It seems there is no end in sight for life to return to the Denkyira-Obuasi township after some indegenes of the area brutally murdered the late Major Maxwell Adam Mahama, whom they mistook as an armed robber.
Schools, markets and the only health facility in the area have been closed down while many of the indigenes have all vanished into thin air since the incident happened, leaving sheep, goats and fowls to take over a township with a population of about 2,000.
Even the few elderly who are left in the town are living in fear as they are kept indoors all the time.
Our visit to the area on Wednesday, June 14, 2017 showed that the once vibrant town, which was full of life and buoyant economic activities, has suddenly become a ghost town.
Few children of school-going age who had the courage to stay after the military swoop in the town were seen loitering about, as teachers in the area had fled the town for their dear lives.
Speaking to Today in an interview, many of the children who looked helpless, appealed to the Ghana Education Service (GES) to call for the return of their teachers.
They lamented that their future would be jeopardised if nothing was done about the situation which was through no fault of theirs.
According to them, they have big dreams of taking their education to a higher level, but were afraid that can be cut short due to the unfolding development.
It was gathered that it was the education director in the area who ordered the closure of the schools until further notice.
That decision, the paper was reliably informed, was taken in the interest of the teachers.
Meanwhile, the children were worried that they had been left behind as school curricula were running in all schools throughout the country whilst they did not know when they will resume.
The paper also observed that it was not only teachers and pupils who had been affected by the incident, health workers at the only health facility in the area had also abandoned their post, turning the facility into a white elephant.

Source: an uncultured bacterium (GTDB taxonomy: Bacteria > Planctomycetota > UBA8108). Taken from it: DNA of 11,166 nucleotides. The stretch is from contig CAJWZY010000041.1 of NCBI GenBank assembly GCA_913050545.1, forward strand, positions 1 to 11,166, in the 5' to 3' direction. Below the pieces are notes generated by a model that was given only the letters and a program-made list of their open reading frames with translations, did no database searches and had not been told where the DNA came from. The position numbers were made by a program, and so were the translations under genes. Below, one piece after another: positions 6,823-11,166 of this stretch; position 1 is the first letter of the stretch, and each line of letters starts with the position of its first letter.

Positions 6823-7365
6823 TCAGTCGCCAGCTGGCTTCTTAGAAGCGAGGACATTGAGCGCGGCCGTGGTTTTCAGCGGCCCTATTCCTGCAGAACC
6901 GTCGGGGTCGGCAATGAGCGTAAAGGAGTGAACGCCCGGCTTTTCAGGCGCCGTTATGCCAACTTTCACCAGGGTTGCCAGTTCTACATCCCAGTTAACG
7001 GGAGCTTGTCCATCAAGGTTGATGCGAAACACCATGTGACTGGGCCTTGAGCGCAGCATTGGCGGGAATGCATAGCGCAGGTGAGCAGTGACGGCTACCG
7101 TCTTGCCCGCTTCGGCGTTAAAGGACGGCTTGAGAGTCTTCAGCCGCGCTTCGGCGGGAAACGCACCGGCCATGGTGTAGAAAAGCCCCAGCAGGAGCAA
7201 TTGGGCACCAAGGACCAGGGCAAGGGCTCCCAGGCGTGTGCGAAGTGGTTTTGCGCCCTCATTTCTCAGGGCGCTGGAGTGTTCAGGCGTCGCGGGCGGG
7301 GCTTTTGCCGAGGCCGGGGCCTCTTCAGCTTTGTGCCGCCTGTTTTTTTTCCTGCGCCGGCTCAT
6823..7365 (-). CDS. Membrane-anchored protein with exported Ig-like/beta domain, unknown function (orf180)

Market sheds were also seen empty, with stores and shops closed down. Also, farming, which is the main occupation in the town, had been abandoned all in the name of fear of a military invasion.
Food vendors in the town were also not left out for fear of being arrested as they had also sought refuge elsewhere, a situation which was causing hunger and starvation.
Another challenge, Today observed, was that it was difficult getting a commercial vehicle from any of the nearby communities to Denkyira-Obuasi.
Drivers in the surrounding communities told Today that they did not want to have anything to do with the people of Denkyira-Obuasi, hence their decision not to ply their trade in the town.
The few people left in the town lamented that trucks no longer bring foodstuff to the area, making life very unbearable for them.
This development, Today learnt, was compelling indigenes of Denkyira-Obuasi to travel to some nearby communities like Diaso, Ayanfuri and Domenase to buy food. And in the case of seeking healthcare, the residents, our reporter discovered, were being forced to travel all the way to Dunkwa-On-Offin.
The late Major Mahama of the 5th Infantry of the Ghana Armed Forces (GAF) was gruesomely murdered by some youth in Denkyira-Obuasi on Monday, May 29, 2017.
He was the commander of a military detachment deployed to the town to fight illegal mining, popularly known as galamsey.
According to the police, over 50 people have since been arrested including the kingpins who masterminded the lynching of the army officer.